Builders are, in a word, sullen.

The National Association of Home Builders/Wells Fargo Housing Market Index fell two points to 22 in August, its lowest level since January 1991.

"There is no question that problems in the subprime mortgage sector have spilled over to other components of housing finance, including the Alt-A and jumbo markets, delaying a revival of the single-family housing market," said NAHB Chief Economist David Seiders. "However, the government-related parts of the mortgage market still are functioning well and the underlying economic fundamentals promise to remain solid for some time ­ providing support to the longer-run housing outlook."

All three components of the overall index indexes fell in August, with the single-family home sales expectation index dropping a point to 23, the index for sales during the next six months falling two points to 32 and the index gauging traffic of prospective buyers declining three points to 16.

Three out of four regions of the country posted declines: Two points in the Norteast to 30; five points in the Midwest to 14; and one point in the West to 23. The South remained stable at 25.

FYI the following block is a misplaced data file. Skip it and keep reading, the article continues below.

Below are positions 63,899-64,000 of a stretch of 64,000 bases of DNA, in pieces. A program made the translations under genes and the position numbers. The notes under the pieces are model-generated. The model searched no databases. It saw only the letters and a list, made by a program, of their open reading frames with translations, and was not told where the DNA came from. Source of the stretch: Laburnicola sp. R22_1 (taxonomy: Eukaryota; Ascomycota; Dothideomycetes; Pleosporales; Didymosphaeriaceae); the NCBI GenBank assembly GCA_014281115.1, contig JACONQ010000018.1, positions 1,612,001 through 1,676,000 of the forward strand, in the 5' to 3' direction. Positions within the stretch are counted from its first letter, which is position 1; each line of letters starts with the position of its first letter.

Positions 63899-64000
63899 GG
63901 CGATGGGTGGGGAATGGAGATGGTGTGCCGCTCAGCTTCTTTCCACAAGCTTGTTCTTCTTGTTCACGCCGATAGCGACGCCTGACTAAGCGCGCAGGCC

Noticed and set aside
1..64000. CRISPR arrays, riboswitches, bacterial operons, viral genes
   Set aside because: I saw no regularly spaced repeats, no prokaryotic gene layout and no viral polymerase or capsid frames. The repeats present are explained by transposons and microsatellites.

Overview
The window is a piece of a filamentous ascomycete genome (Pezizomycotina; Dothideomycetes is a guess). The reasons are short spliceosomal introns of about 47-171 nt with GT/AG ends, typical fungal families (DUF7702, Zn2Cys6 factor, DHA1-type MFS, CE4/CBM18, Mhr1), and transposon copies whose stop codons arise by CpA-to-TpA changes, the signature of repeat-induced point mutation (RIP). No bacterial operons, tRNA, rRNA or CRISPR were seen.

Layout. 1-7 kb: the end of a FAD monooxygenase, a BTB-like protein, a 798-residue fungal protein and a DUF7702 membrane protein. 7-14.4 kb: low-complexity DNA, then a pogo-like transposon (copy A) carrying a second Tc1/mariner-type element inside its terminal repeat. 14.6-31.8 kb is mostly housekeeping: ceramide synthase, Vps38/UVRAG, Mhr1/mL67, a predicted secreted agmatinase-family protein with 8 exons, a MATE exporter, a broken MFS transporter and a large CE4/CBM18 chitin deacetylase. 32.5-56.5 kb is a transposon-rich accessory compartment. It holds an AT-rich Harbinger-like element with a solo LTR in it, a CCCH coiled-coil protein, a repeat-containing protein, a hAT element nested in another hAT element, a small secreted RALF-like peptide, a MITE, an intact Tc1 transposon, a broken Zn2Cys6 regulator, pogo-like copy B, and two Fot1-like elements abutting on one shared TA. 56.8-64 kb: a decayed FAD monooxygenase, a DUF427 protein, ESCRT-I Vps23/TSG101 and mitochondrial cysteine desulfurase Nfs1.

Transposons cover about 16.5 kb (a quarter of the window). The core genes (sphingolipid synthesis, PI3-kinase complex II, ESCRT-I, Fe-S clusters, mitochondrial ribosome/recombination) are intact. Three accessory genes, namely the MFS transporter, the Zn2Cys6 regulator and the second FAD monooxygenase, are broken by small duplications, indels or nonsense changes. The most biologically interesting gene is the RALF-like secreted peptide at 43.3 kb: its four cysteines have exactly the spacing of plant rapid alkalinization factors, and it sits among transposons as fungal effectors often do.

"Builders realize that issues related to mortgage credit cost and availability have become more acute, filtering some prospective buyers out of the market and prompting others to delay their decision to purchase a new home," said NAHB President Brian Catalde, a home builder from El Segundo, Calif. "Builders are responding by trimming prices and stepping up non-price incentives to bolster sales and limit cancellations, although we¹re dealing in a difficult market environment."

Seiders added, "We now expect to see home sales return to an upward path by early next year and we expect housing starts to begin a gradual recovery process by mid-2008. From there, the market will have plenty of room to grow in 2009 and beyond."

The index is based on a survey NAHB has been running for more than 20 years that measures builder perceptions of current single-family home sales and sales expectations for the next six months as either "good," "fair" or "poor." The survey also asks builders to rate traffic of prospective buyers as either "high to very high," "average" or "low to very low." Scores are then used to calculate a seasonally adjusted index where any number over 50 indicates that more builders view sales conditions as good than poor.